Don’t we want them, don’t we want us, to be able to do the best possible job, to teach our sons and daughters to be capable, confident writers, to help them understand that history is made daily and that actions today determine our future as much as any event or person in the past?

Cover of

Cover via Amazon

Write, call or, better yet, camp out in the office or front lawn of your Congressperson or Senator. Make them understand that great teaching is not as simple as breathing and that it doesn’t come out of a sparkling spring. Tell them the ugly truth and make them face it.

Great teachers are made the hard way. Through working at it in superlative programs like the National Writers Project and Teaching American History.
Tell your Congressman that they can’t have it both ways. They can’t complain about bad teaching while pulling the funding from the programs that improve teachers.

Insist that the National Writers Project and Teaching American History be funded now, tomorrow, next year and for as long as there are teachers willing to work hard to make themselves better at their craft.

Otherwise they should just shut up.

This is being cross-posted at the Cooperative Catalyst, a collective blog by people who care deeply about the state of learning in this country and are trying to figure out how to fix it and this post is part of the #blog4nwp effort to save a very worthwhile program.

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Are You Paying Attention? Is Anyone?

03/08/2011
July calendar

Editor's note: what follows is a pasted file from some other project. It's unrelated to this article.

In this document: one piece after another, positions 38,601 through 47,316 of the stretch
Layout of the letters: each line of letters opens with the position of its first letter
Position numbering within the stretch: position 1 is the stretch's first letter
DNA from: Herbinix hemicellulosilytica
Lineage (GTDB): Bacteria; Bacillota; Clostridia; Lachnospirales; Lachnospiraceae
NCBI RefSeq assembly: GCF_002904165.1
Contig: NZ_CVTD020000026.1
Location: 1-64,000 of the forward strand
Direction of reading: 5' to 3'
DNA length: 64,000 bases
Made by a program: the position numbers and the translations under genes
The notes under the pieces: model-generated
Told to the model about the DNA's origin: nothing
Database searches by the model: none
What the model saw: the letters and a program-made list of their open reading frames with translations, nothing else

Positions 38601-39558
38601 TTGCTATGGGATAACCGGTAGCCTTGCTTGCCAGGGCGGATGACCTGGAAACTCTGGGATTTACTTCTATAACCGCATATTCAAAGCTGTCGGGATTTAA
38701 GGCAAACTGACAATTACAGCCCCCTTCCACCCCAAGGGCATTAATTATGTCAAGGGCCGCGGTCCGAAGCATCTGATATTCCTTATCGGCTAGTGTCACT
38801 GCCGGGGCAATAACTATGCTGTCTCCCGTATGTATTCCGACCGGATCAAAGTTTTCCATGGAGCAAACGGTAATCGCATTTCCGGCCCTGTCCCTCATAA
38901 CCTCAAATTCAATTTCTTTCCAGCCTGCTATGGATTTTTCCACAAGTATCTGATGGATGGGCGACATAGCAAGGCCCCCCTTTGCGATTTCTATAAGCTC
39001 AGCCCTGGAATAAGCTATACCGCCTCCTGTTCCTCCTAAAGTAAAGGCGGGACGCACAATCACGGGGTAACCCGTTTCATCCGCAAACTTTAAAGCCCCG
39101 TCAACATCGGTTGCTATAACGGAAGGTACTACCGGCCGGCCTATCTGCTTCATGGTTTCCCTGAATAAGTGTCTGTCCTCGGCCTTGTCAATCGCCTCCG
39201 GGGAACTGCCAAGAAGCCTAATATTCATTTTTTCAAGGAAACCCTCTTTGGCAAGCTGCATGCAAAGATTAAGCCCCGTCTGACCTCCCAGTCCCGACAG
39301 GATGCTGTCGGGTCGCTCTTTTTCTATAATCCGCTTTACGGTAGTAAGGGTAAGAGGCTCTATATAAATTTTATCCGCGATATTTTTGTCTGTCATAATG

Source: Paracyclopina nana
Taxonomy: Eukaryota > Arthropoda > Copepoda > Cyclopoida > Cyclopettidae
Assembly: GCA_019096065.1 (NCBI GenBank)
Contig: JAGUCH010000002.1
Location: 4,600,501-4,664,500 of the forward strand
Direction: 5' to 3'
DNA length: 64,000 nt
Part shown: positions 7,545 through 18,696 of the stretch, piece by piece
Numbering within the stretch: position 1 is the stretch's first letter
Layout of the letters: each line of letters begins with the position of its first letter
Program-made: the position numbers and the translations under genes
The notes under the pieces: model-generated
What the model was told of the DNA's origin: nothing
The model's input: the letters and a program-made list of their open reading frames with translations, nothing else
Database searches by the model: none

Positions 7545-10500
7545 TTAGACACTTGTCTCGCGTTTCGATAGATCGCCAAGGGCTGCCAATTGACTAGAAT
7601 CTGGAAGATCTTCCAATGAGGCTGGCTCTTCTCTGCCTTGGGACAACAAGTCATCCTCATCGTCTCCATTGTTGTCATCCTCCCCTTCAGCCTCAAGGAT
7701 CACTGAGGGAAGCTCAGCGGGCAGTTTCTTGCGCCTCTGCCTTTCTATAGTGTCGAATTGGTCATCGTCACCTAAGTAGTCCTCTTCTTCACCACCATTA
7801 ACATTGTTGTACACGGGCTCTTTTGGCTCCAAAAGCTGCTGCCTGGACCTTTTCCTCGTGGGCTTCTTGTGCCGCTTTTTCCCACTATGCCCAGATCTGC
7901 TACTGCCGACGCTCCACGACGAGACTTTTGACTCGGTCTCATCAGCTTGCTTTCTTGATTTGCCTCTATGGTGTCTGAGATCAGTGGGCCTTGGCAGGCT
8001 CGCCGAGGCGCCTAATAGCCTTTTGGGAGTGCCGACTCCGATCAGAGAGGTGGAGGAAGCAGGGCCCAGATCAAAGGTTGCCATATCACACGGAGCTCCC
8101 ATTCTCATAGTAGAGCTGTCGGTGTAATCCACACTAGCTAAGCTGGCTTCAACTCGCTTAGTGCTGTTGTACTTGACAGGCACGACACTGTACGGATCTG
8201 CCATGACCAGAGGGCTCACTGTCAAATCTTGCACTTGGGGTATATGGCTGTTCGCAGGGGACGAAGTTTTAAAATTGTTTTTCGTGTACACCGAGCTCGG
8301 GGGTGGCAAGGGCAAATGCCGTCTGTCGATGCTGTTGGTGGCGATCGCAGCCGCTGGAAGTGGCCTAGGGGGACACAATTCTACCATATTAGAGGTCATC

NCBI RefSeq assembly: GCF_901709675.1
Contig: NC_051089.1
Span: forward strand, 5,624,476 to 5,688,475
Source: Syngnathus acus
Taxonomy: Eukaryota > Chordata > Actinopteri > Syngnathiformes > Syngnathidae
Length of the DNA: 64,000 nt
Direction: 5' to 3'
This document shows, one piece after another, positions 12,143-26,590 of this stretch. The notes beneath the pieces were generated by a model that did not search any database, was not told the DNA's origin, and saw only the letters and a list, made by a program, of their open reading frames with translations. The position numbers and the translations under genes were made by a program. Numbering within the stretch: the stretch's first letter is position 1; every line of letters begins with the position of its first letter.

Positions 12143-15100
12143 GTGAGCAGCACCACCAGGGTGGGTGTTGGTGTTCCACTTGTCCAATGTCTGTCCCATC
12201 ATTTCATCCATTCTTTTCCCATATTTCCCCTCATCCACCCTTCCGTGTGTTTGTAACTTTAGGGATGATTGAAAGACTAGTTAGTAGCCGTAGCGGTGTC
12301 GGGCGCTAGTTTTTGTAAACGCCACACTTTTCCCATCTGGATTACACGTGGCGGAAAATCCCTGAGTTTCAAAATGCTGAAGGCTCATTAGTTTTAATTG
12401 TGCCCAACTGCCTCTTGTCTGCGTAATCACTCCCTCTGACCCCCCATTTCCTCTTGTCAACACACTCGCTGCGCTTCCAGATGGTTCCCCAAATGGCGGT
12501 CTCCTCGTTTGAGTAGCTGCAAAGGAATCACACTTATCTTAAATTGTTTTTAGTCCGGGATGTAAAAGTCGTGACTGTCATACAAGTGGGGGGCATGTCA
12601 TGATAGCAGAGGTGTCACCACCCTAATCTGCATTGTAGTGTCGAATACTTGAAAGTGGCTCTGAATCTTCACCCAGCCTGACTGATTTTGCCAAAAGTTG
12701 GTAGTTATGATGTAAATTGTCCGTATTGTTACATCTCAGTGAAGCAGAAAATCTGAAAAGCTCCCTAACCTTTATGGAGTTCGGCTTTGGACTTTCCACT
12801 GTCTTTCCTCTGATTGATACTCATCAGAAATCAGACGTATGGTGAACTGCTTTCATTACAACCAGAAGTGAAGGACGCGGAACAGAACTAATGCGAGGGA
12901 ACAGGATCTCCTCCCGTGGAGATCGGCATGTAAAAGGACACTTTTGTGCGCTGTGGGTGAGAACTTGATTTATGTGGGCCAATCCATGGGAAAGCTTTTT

Image by Vanessa Pike-Russell via Flickr

Sometimes I wonder if logic has totally departed from this world.

Example 1: The NY State Board of Regents

This well-educated group of fifteen or so individuals who set education policy in the state seems to have lost touch with logic. At a time when almost everyone, including teachers, is saying that the school system as we know it needs more-or-less radical change, the NY Regents are proposing four more weeks of school per year.

Yes, you read that right.

They want to do more of what isn’t working.

I often tell my students that if the approach they’re taking to solve a problem isn’t working they should try something else; that doing more of what isn’t working in the first place and expecting a different result is a form of insanity.

I think the air conditioning in their offices is making the Regents stupid because they now think that having school until the end of July is going to produce smarter kids. I guess it is possible.

The problem is that the Regents won’t recognize the real smart kids. They’ll be the ones who refuse to spend the summer sitting in sweltering classrooms doing the same stuff that hasn’t helped them learn during the previous ten months.

Example 2: People who still want to be teachers.

Teaching requires more education for less pay than almost any other job. Plus it has the added benefit of getting blamed for all of society’s current problems and, likely, all the ones in the next 50 to 100 years should society last that long.

The paperwork is overwhelming, and you’ll have to pull money out of your pocket to pay for supplies, some of them very basic, that the taxpayers either can’t or won’t pick up the tab for.

Teachers put in long days during which bathroom trips need to be scheduled in advance, then take work home in the evenings and on weekends, all the time listening to people who have never done the job and probably couldn’t tell you how easy it is.

It is said that teachers tend to come from the bottom of their graduating class. I can prove it. Despite all the attacks and everything else, people still want to become teachers.

There’s got to be something wrong with them.

I once proposed that people who want to be President of the United States should be disqualified from the job because their egos are too big.

I now think that people who want to be teachers should be disqualified from the job because their egos are too small.

Example 3: You

You’re still reading this, after all.